The spectroscopy measurement is one of main pathways for exploring and understanding the nature. Today, it seems that racing artificial intelligence will remould its styles. The algorithms contained in huge neural networks are capable of substituting many of expensive and complex components of spectrum instruments. In this work, we presented a smart machine learning strategy on the measurement of absorbance curves, and also initially verified that an exceedingly-simplified equipment is sufficient to meet the needs for this strategy. Further, with its simplicity, the setup is expected to infiltrate into many scientific areas in versatile forms.
Kim, Namil (NAVER LABS Corp.) | Choi, Yukyung (Clova NAVER Corp.) | Hwang, Soonmin (Korea Advanced Institute of Science and Technology (KAIST)) | Kweon, In So (Korea Advanced Institute of Science and Technology (KAIST))
To understand the real-world, it is essential to perceive in all-day conditions including cases which are not suitable for RGB sensors, especially at night. Beyond these limitations, the innovation introduced here is a multispectral solution in the form of depth estimation from a thermal sensor without an additional depth sensor.Based on an analysis of multispectral properties and the relevance to depth predictions, we propose an efficient and novel multi-task framework called the Multispectral Transfer Network (MTN) to estimate a depth image from a single thermal image. By exploiting geometric priors and chromaticity clues, our model can generate a pixel-wise depth image in an unsupervised manner. Moreover, we propose a new type of multitask module called Interleaver as a means of incorporating the chromaticity and fine details of skip-connections into the depth estimation framework without sharing feature layers. Lastly, we explain a novel technical means of stably training and covering large disparities and extending thermal images to data-driven methods for all-day conditions. In experiments, we demonstrate the better performance and generalization of depth estimation through the proposed multispectral stereo dataset, including various driving conditions.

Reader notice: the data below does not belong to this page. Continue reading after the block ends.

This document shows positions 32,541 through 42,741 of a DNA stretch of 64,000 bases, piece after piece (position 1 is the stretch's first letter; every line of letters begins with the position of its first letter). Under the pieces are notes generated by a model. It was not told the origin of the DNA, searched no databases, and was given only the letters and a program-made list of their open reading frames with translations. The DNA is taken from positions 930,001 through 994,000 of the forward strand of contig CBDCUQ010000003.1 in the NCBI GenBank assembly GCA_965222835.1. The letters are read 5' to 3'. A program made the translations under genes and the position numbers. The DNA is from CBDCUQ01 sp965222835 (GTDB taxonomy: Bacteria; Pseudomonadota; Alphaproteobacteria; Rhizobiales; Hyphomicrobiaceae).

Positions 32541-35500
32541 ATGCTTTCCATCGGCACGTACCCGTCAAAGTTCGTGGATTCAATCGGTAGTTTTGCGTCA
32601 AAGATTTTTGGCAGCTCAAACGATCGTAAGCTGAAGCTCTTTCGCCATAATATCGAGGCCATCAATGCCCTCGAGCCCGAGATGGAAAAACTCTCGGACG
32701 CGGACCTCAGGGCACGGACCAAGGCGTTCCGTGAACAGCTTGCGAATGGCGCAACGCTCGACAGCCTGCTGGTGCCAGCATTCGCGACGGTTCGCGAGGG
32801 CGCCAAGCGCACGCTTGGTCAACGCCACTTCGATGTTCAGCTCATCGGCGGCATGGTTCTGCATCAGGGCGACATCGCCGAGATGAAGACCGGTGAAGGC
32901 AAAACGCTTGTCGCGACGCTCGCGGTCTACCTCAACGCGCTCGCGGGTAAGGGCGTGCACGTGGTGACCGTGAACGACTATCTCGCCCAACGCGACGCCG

Detecting and classifying targets in video streams from surveillance cameras is a cumbersome, error-prone and expensive task. Often, the incurred costs are prohibitive for real-time monitoring. This leads to data being stored locally or transmitted to a central storage site for post-incident examination. The required communication links and archiving of the video data are still expensive and this setup excludes preemptive actions to respond to imminent threats. An effective way to overcome these limitations is to build a smart camera that transmits alerts when relevant video sequences are detected. Deep neural networks (DNNs) have come to outperform humans in visual classifications tasks. The concept of DNNs and Convolutional Networks (ConvNets) can easily be extended to make use of higher-dimensional input data such as multispectral data. We explore this opportunity in terms of achievable accuracy and required computational effort. To analyze the precision of DNNs for scene labeling in an urban surveillance scenario we have created a dataset with 8 classes obtained in a field experiment. We combine an RGB camera with a 25-channel VIS-NIR snapshot sensor to assess the potential of multispectral image data for target classification. We evaluate several new DNNs, showing that the spectral information fused together with the RGB frames can be used to improve the accuracy of the system or to achieve similar accuracy with a 3x smaller computation effort. We achieve a very high per-pixel accuracy of 99.1%. Even for scarcely occurring, but particularly interesting classes, such as cars, 75% of the pixels are labeled correctly with errors occurring only around the border of the objects. This high accuracy was obtained with a training set of only 30 labeled images, paving the way for fast adaptation to various application scenarios.